While the Second Life community was buzzing about the long awaited (Beta) release of the new Second Life Viewer 2.0, Linden Lab also made another big announcement. On the official Second Life blog, Niko Linden announced the Linden Endowment for the Arts (LEA) program. The LEA program is being created to help support, encourage, and highlight Second Life artists and their work.
In the upcoming months, it is our pleasure to take a more active role in encouraging the arts inside of Second Life. We are excited to announce the creation of a Linden Endowment for the Arts (LEA) program which will help support, encourage, and highlight Second Life artists and their work. We hope that the collaboration between Linden Lab and the wealth of talented Second Life artists will contribute to a vibrant new chapter for the arts in Second Life.
The Linden Endowment for the Arts (LEA) program’s goal is twofold:
- To create an immersive space for artists to share their art, build connections, and prosper in the Second Life community
- To provide a new way for artwork to live on within our ever-changing virtual world.
While still under design, this program will be a partnership between Linden Lab and Second Life artists, with the additional objective of gathering, displaying, and maintaining art at an inworld Arts Hub. We are currently building the LEA organizing committee, which will include members of the Second Life artist community and Linden Lab employees, to guide the program’s management. Under the creative direction, organization and guidance of the LEA committee, we will hold biannual art exhibitions, highlighting the most creative artwork happening inworld.
Niko says that they are currently looking for a “small but dedicated group” of Second Lifers who are willing to make a commitment to the program, which (at least for now) will be headed by CEO Mark Kingdon. Those interested in joining the committee can apply here.
While this extraordinary endeavor is long overdue, it also faces some challenges. Despite the fact that Niko says, “the key to understanding art is not in trying to decide what it is,” that is exactly what Linden Lab will have to do. The announcement is already full of comments arguing this very question… What is Second Life Art?
So far, most of the controversy stems from Crap Mariner’s insistence that Second Life music is art. He argues that the Second Life musicians are not always just “one guy with a guitar playing on a stage.” He says that some SL musicians create immersive experiences as part of their shows, and that they cannot be “pushed to the back burner” anymore. I agree and disagree. Music is absolutely and undoubtedly an art, but just like not every painting is art, not every musical performance is an art either. Having said that, musicians like Grace McDunnough and her full out live music production Musimmersion, most certainly fit the billing of art. But where do we start and end that thin defining line?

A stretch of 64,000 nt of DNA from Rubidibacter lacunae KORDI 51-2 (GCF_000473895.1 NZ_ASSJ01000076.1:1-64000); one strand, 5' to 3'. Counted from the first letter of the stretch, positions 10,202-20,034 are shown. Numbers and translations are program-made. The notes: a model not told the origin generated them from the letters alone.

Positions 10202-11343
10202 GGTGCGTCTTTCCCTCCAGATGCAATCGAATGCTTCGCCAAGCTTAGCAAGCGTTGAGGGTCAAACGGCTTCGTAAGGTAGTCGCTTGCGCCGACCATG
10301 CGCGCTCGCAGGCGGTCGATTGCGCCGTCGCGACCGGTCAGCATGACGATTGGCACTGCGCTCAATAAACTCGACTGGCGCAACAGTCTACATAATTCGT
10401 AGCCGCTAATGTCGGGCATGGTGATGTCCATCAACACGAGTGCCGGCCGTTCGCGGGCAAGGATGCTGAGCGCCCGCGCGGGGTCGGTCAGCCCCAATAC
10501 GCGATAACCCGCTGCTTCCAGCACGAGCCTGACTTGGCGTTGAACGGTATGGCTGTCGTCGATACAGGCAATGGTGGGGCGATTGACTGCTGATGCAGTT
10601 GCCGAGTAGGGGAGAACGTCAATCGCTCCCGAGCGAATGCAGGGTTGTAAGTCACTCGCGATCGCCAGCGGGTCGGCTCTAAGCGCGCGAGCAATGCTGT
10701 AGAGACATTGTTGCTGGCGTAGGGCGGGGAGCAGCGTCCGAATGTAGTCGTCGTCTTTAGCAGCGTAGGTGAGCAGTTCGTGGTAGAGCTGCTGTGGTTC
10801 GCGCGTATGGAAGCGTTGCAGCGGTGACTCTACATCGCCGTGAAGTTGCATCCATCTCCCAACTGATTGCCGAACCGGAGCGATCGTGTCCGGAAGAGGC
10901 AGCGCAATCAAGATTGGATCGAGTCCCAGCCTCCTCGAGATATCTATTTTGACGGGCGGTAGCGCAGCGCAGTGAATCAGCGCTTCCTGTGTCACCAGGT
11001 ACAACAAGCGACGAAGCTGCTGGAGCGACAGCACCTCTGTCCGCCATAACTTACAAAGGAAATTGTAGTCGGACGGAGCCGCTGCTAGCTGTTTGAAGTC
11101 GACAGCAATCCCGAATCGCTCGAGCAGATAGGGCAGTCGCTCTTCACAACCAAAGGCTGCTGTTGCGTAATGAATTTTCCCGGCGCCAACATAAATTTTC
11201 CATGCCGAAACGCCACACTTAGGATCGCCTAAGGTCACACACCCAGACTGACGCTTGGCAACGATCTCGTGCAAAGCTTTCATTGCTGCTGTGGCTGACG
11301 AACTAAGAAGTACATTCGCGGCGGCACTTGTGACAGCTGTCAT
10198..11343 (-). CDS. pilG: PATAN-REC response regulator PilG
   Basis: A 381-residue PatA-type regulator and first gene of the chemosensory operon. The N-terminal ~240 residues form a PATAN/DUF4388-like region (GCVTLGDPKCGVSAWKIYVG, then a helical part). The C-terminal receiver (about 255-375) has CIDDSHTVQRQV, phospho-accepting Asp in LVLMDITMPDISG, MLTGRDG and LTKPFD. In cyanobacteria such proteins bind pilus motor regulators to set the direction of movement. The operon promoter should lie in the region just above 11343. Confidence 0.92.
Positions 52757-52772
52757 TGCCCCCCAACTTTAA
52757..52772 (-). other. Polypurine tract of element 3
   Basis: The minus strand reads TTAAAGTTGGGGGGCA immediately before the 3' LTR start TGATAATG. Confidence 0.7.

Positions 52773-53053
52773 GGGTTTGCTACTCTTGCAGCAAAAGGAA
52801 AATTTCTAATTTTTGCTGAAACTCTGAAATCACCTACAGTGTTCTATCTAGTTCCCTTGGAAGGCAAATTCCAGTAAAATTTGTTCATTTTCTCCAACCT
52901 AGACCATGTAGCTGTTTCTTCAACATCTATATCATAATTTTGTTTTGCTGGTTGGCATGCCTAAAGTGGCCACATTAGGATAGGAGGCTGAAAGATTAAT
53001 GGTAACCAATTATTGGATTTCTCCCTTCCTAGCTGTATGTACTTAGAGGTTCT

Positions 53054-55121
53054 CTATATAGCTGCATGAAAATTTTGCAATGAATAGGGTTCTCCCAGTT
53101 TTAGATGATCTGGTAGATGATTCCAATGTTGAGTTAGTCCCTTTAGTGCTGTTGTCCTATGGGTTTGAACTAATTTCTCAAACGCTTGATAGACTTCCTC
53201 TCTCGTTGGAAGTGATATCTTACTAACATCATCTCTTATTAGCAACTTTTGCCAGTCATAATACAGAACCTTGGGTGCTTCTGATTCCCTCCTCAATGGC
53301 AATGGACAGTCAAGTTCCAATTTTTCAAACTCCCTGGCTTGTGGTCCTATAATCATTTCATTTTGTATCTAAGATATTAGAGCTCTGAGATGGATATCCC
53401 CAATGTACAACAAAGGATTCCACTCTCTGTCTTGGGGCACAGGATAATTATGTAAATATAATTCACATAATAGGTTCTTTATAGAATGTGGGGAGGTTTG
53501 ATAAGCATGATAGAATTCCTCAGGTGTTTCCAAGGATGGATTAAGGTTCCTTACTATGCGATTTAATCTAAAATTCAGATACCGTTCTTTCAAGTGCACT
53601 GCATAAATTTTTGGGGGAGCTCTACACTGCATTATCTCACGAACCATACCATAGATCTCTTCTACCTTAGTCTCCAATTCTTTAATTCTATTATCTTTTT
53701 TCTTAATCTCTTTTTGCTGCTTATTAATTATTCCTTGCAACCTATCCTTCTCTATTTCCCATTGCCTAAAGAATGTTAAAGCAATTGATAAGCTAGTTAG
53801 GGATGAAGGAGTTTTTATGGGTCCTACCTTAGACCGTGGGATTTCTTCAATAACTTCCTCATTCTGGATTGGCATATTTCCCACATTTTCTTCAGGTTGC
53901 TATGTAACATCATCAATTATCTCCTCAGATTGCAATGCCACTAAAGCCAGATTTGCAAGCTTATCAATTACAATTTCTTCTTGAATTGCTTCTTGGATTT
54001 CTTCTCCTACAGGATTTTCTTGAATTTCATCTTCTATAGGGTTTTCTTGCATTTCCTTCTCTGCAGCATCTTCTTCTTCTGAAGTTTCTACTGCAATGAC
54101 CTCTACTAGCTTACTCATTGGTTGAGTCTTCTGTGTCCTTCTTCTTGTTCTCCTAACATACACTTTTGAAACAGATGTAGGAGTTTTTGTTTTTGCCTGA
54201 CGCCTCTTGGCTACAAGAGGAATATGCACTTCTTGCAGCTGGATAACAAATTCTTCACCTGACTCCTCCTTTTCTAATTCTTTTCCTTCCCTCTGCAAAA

I tend to lean towards definitions in which Second Life actually facilitates the experience and/or emotions that the art provokes.
Bryn Oh described this better in her response to the announcement:
We are in the frontier of a new art movement which is unlike others before it. As an oil painter i would not expect a jpeg of my work to be considered for inclusion, as all the element which make up the beauty of a painting are lost when converted to this format. All the brush strokes which convey emotion are no longer seen, the colour is often changed when scanned and they lose the presence which an oil painting can have in real life. I think we have to look at it from an art history point of view. What, in ten years time, would an art historian say defined this new medium? What is unique about SL art over other forms of art we can find in rl. A 2D painting on a wall can be appreciated for its colour theory and composition but we remain passive observers. The ability we have in Second Life is to create paintings that you can enter and explore. Instead of paint we use sound, prims, particles, scripts, narrative, and many other tools which allow us to create a new form of art. Immersive environments allow the viewer to be drawn into the virtual experience and forget rl for a time. That interaction is unique to this medium except for perhaps installation art or earth art. Determining what is unique about this medium should really be the guideline as to determining what should be included.
Wagner James Au also attempted to create his own similar definition of Second Life art on his blog:
Second Life art is art that attempts to essentialize an important aspect of the human experience in a way that’s only feasible in SL, leveraging most or all of Second Life’s unique affordances.
In the end no one can ever truly define art. In my opinion, the keys to the success of this program will be (as Bryn said) determining what is unique about this medium and the art in it and also remembering the distinction between a craft (music is a craft) and actual art (Musimmersion is art).